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The The Hearing Loss Association of Florida, Inc. (HLAA-FL) website is one of the most visited and comprehensive sites related to hearing loss throughout the State of Florida. We are under the national umbrella of The Hearing Loss Association of America headquartered in Rockville, MD.

 

We strive to provide our audience with the latest information on products, services, research, and technology in the hearing health care field. Our visitors and members look for practical and useful information. They also find personal stories of people with hearing loss to find encouragement and give them the feeling that they are not alone and can live successfully with a hearing loss.

Exiting The Hearing Shell

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I’ve had interesting conversations with friends and acquaintances regarding hearing loss and sheltering. Most of us have stayed home for a number of weeks and adopted a lone-wolf lifestyle, family and roommates only. Some are saying that they prefer solitary living, even though everything around them is opening up.

My sheltered arrangement included only my husband and I. For over two months, we found solace in each other and the safety of our home. This living situation suited me. I am not naturally outgoing. I don’t mind quiet evenings with a book, movie, or a good streamed series. I have a few close friends rather than a wide circle of acquaintances. Though I’m sure the psychiatrists and psychologists would disagree, I’m happy being by myself.
When stores and restaurants in my area began to open, I wasn’t anxious to get out. My husband and I are over sixty-five and concerned that a case of Covid 19 might not agree with us. Yet, we know that spending our lives ordering groceries and necessities online and never eating out or socializing with friends or family is no way to conduct our lives.

We bought gloves, masks, and made hand-gel. A grocery store outing was our first getaway, that was followed by doctor’s appointments and visits to the barber and hair salon. Within a few weeks, friends tempted us with an invitation to join them at one of our favorite Greek restaurants. How could we resist? We love the food there.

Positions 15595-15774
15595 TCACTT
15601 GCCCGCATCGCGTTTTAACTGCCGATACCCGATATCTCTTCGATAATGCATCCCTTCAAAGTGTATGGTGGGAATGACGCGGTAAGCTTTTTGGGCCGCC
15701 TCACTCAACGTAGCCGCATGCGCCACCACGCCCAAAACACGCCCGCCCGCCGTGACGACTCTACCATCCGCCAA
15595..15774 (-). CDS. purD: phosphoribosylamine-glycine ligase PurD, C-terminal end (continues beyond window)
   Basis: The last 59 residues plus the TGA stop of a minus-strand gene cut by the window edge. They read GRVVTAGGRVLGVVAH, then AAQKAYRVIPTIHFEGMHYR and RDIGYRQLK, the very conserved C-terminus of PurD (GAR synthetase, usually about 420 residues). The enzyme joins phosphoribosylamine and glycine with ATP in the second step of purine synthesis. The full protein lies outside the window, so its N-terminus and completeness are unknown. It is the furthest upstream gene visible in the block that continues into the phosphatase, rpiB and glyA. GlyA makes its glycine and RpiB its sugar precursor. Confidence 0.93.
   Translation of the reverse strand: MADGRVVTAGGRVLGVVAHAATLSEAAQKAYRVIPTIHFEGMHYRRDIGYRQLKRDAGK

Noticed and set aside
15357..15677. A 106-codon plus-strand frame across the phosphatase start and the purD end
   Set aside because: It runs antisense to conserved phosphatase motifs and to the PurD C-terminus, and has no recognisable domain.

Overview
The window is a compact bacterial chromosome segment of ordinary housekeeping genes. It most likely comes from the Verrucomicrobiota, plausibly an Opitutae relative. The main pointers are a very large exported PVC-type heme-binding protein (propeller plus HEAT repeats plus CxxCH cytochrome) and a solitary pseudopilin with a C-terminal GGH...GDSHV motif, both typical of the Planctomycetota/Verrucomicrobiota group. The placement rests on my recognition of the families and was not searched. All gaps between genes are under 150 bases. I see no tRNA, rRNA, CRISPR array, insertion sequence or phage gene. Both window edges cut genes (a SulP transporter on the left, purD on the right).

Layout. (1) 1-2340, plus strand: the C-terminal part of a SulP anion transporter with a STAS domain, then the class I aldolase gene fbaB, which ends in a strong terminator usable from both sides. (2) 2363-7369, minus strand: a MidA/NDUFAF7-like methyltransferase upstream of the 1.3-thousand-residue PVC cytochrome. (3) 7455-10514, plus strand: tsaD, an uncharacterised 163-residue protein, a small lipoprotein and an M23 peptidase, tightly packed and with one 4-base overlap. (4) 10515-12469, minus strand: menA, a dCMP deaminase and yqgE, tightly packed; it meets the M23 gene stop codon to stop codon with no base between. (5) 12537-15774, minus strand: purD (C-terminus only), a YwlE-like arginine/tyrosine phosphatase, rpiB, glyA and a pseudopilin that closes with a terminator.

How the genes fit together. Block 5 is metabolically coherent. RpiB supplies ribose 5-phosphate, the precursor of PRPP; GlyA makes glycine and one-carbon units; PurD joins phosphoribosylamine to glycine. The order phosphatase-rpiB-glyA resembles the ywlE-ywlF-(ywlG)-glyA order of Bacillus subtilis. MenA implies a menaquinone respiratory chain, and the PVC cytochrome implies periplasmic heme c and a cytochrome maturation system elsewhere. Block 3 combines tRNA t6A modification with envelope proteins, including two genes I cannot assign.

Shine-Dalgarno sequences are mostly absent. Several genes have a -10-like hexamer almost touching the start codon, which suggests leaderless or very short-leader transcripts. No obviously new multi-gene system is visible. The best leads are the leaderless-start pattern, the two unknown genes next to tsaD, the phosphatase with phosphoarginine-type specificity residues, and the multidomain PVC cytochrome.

Our friends reserved an outdoor table, which made us feel better. We decided to wear masks and gloves. At the restaurant, we found face coverings only on restaurant staff so after we were seated, we removed our blue masks. Well at least I’ll be able to lip read, I thought. I’ve experienced a number of hearing mishaps because speech reading is impossible with other masked individuals.

I sipped wine, looking over the wonderful menu choices. I realized I missed the joy of dining out. Yes, it was noisy, but I had hearing help from my mini mic. Our friends know me well and make every effort to make it easier for me to hear them.

We talked about our feelings of being out and the virus. There was anxiety mixed with the excitement of participating in one of our favorite pre-virus activities. We placed our orders as a warm summer wind caressed us. It seemed idyllic sitting there, four old friends, just being us.
We’ve since been to other restaurants. Though we’ve enjoyed connecting with people again, my husband and I have decided that there is no place like home. He does not want to go back to our old life of going out three times in one week, how we were determined to never miss a chance to go dancing. We relish our comfortable home and enjoy cooking all our meals. For us, discovering new recipes or tweaking old ones isn’t a chore.

Only you can make the choice of how and when to end sheltering. There is much to consider; age, underlying health problems, and the amount of risk one is willing to take. You have to think about the role that the silence of sheltering has played on your hearing health.

These are difficult choices. I hope there is a vaccine soon. Until then, we have to deal with this virus, perhaps for months to come. Be safe and well as you meander out into a hearing world full of health and hearing hurdles. Most of all, be happy.

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Linda Bilodeau

I’ve grappled with hearing loss since 1978. Through it all, I’ve faced periods of denial, acceptance, curiosity, trust and hope. But more often than not, I’ve felt annoyed, angry and frightened. I’ve encountered despair, loneliness and envy. I’ve experienced panic attacks. I’ve met understanding people, kind souls who helped me a great deal and others who thought I had nothing short of an invisible plague. As a way of coming to terms with my hearing loss, I’ve decided to put my feelings about my disability down on paper. My hope is to better understand myself and perhaps you’ll find a little something in my meanderings that will help you, too.
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